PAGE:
By Stephen Crippen
Late last fall, Fr. Mike Raschko told our Christian Anthropology class what he planned to preach about on Christ the King Sunday. The Gospel was from Matthew, the day of judgment when sheep will be separated from goats, the righteous from the unrighteous.
Fr. Raschko’s vision of judgment day is a lot different than the one in Matthew, the one illuminated by Michelangelo’s terrifying Sistine Chapel frescoes. It goes something like this: when we die, we will find ourselves in a comfortable room, and God will be there. God will offer us a glass of warm brandy and invite us to sit down. And then God will show us two doors, one of which we must walk through. One door leads to separation from God; the other leads to a closer relationship with God. (Hell and heaven, then.)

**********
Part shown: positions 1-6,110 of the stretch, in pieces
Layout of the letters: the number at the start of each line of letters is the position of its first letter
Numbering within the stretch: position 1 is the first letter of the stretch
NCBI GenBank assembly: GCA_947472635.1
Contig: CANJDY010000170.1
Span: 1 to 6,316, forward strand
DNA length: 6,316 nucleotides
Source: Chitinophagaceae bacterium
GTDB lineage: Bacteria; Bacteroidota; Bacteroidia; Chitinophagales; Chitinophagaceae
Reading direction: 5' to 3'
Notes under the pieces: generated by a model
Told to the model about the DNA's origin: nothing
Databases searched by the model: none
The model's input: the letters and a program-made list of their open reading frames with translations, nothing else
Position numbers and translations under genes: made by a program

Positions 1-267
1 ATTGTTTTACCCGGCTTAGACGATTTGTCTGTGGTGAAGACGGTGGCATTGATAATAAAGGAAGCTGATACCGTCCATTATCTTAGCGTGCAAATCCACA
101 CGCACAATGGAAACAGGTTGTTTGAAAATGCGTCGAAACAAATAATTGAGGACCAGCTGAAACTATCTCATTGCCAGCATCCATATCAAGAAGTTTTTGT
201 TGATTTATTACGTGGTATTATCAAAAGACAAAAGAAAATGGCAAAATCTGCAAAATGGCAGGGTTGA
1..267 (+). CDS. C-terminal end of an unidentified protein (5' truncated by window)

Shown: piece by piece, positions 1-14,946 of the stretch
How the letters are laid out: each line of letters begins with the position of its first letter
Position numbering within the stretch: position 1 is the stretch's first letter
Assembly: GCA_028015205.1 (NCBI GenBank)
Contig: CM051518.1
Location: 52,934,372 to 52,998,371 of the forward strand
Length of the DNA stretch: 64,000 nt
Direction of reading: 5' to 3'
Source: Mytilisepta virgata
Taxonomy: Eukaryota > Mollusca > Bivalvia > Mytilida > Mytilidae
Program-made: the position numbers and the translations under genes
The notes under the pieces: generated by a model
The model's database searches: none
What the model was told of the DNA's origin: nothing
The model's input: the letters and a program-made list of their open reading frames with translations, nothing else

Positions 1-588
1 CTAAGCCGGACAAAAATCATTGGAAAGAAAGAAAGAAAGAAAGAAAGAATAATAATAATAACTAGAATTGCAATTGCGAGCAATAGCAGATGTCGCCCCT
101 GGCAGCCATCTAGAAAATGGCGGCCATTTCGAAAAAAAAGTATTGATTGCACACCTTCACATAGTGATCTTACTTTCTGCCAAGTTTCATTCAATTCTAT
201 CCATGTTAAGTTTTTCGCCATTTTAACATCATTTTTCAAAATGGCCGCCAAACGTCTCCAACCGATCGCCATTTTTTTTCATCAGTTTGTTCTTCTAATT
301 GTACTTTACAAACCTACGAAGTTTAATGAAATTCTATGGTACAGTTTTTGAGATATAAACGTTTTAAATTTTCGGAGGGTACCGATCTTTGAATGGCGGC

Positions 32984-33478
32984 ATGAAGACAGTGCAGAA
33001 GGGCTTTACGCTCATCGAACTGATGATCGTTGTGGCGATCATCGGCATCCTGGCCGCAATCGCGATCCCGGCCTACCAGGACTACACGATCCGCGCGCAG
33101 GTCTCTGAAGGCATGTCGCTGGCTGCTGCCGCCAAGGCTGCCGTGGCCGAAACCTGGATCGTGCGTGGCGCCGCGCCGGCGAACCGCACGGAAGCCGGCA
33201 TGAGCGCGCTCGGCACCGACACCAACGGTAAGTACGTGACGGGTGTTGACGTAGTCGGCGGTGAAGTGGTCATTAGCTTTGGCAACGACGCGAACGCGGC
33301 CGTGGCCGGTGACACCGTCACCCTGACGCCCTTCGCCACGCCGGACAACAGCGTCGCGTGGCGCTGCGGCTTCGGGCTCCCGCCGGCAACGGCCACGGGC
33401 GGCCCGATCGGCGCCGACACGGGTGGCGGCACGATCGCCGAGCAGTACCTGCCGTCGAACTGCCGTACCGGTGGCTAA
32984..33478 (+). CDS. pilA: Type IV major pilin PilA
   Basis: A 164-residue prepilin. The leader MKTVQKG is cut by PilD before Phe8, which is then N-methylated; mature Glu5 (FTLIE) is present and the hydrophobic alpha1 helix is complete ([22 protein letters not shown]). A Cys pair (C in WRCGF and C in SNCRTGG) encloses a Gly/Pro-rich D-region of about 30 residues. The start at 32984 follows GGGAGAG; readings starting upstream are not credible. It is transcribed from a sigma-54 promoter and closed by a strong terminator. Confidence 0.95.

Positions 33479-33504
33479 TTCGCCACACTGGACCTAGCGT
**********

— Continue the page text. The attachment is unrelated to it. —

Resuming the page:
But by the time we arrive in that room, we already will know which door we’ve chosen, time and again, throughout our lives. We will have walked through one of the doors many hundreds of times, so when the moment of truth comes, it will actually be a little anti-climactic.
I like this image, and appreciate the theology behind it. I think it was C.S. Lewis who wrote, “The doors to hell are locked from the inside.” I know that in my own life, hell is a chosen state of existence, chosen by me. And being in heaven is as simple (and difficult) as saying Yes to God.
And Lent is a time to be in that room, to be more conscious about the choices we make. The precise meaning of ‘repentance’ is to turn, or turn around, and in Lent (or at least in my Lent) it’s all about turning. I see the door I’m choosing in my life, and, in response to God’s invitation, turn and look at the other door. Will I walk through that door instead?
Stephen is a therapist and postulant to the Diaconate. You can find his personal blog here.